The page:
The William H. Vanderbilt House, commonly known as the Vanderbilt Triple Palace, was an elaborate mansion at 640 Fifth Avenue between 51st Street and 52nd Street. The mansion was perhaps the face of Millionaire’s Row along Fifth Avenue, along which a number of Vanderbilt and Astor homes were situated. Completed in 1882, the Midtown Manhattan mansion consisted of two portions, a single-family section in the south, and a two-family section up north, hence making it a “triple” palace. While William H. Vanderbilt lived in the single-family unit, two of his daughters, Emily Thorn Vanderbilt and Margaret Louisa Vanderbilt Shepard, occupied the two northern residences along with their families.
William Henry Vanderbilt was the eldest son of Commodore Cornelius Vanderbilt and the wealthiest American after taking over his father’s fortune in 1877, inheriting over $100 million. But his father frequently criticized him, notably calling him a “blockhead” and a delinquent. After a family trip to Europe on a steamship, though, the two became very close, giving William a greater role in the family’s enormous business. Perhaps his first business venture was becoming president of the Staten Island Railway in 1862 and later president of the New York Central and Hudson River Railroad. Vanderbilt’s investments were partly ruined after the firm Grant & Ward went bankrupt — Ulysses S. Grant actually convinced Vanderbilt to invest $150,000 in the firm, and Grant ultimately compensated Vanderbilt by mortgaging his Civil War memorabilia. Vanderbilt, who had nine children, was also a major philanthropist, donating extensively to the YMCA, the Metropolitan Opera, the Columbia University College of Physicians and Surgeons, and Vanderbilt University.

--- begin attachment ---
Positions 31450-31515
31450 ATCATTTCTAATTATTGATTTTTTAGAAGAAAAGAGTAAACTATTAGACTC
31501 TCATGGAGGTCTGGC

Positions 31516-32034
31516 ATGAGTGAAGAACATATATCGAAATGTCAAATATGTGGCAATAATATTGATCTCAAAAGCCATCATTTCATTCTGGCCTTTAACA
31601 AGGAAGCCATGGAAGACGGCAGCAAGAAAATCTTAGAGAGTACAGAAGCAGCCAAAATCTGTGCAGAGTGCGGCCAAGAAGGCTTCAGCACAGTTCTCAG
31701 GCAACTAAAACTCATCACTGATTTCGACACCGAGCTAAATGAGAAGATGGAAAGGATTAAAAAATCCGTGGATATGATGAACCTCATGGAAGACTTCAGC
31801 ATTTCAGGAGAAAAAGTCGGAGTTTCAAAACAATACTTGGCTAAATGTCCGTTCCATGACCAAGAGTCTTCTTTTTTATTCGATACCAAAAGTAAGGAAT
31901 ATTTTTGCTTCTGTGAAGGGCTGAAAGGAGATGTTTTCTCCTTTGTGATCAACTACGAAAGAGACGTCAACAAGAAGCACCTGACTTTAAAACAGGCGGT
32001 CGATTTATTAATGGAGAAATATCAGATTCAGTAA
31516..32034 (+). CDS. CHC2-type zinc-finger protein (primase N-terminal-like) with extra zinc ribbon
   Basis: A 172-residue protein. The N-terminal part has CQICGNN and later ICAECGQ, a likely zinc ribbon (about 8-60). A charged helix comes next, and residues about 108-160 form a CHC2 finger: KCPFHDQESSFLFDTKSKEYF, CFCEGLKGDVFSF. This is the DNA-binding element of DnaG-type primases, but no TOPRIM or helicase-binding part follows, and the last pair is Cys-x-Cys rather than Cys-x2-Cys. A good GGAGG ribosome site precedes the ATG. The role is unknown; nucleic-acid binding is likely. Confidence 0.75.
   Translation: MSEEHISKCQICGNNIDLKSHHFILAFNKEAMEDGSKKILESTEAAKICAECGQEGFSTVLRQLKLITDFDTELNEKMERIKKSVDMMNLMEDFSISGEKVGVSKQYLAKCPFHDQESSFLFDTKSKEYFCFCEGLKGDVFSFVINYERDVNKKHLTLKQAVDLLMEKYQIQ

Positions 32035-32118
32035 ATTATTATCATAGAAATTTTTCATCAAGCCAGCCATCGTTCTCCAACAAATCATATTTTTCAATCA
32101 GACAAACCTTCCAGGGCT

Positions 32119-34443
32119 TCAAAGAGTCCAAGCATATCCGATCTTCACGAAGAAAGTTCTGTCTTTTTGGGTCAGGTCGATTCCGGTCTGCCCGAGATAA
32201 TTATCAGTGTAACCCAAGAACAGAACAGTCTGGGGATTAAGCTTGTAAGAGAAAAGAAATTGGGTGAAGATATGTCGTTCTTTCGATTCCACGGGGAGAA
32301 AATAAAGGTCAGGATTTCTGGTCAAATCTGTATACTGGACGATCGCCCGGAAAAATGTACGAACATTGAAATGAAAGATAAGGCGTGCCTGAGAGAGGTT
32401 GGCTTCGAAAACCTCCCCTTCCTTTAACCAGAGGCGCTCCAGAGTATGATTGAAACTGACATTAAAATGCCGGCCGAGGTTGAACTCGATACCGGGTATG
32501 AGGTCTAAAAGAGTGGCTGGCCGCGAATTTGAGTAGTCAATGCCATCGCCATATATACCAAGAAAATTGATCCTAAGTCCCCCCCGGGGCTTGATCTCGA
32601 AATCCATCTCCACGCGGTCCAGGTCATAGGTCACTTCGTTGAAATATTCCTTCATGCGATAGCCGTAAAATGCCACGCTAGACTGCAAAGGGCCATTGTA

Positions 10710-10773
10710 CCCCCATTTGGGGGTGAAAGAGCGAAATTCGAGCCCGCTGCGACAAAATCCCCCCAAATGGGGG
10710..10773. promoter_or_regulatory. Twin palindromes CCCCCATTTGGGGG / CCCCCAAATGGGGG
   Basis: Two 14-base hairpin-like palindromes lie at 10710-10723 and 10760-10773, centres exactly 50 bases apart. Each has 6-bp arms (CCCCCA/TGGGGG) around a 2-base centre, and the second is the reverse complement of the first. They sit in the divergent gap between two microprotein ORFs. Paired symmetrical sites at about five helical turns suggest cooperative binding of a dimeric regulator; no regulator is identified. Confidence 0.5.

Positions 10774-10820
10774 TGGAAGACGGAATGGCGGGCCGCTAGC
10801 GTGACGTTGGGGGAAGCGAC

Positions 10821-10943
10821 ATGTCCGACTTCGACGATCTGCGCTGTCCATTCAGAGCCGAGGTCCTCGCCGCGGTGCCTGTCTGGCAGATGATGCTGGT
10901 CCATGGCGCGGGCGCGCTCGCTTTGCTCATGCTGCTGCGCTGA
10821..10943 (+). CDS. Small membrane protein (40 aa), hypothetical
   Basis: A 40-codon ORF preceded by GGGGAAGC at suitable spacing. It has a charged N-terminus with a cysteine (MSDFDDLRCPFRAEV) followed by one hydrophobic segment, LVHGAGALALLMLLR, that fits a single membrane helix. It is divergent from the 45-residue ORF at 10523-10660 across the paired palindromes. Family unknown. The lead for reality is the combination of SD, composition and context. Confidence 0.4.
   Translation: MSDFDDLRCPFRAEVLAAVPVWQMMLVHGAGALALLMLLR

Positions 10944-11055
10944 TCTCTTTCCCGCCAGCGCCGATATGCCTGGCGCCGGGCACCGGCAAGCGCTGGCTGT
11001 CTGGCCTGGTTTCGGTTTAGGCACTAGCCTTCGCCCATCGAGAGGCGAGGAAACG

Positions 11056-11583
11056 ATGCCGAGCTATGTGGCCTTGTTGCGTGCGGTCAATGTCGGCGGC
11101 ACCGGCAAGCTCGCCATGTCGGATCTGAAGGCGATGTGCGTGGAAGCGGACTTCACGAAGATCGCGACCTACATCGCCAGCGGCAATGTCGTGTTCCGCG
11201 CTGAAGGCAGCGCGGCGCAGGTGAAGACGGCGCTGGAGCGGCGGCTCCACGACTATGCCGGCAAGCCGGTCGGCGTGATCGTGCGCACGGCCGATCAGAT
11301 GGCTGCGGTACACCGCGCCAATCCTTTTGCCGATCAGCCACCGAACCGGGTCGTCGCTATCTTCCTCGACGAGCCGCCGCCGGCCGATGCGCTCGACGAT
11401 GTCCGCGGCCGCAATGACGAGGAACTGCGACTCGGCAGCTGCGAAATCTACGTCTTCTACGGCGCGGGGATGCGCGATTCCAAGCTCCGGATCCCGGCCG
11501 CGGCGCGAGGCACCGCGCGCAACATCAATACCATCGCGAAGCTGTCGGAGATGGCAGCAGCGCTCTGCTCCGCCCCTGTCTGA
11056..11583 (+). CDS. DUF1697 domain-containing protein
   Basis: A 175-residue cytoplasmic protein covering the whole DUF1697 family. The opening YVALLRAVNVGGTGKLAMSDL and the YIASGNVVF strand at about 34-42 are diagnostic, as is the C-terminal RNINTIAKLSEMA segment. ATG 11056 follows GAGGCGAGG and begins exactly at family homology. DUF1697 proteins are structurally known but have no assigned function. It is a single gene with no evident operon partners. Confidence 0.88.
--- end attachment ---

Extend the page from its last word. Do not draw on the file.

Emily Thorn Vanderbilt was a major philanthropist as well, financing the creation of New York’s Sloane Hospital for Women in 1888. WIth her massive wealth, she and her husband commissioned Peabody and Stearns to build Elm Court, a massive mansion in the Berkshires that is currently for sale for $12.5 million. Margaret Louisa Vanderbilt Shepard also funded the YMCA alongside her father and was married to newspaper editor Elliott Fitch Shepard. She also owned Woodlea in Briarcliff Manor, which was designed by McKim, Mead & White. Margaret narrowly avoided being a victim of the RMS Titanic, canceling her trip for unknown reasons and deciding instead to take another ocean liner a week prior.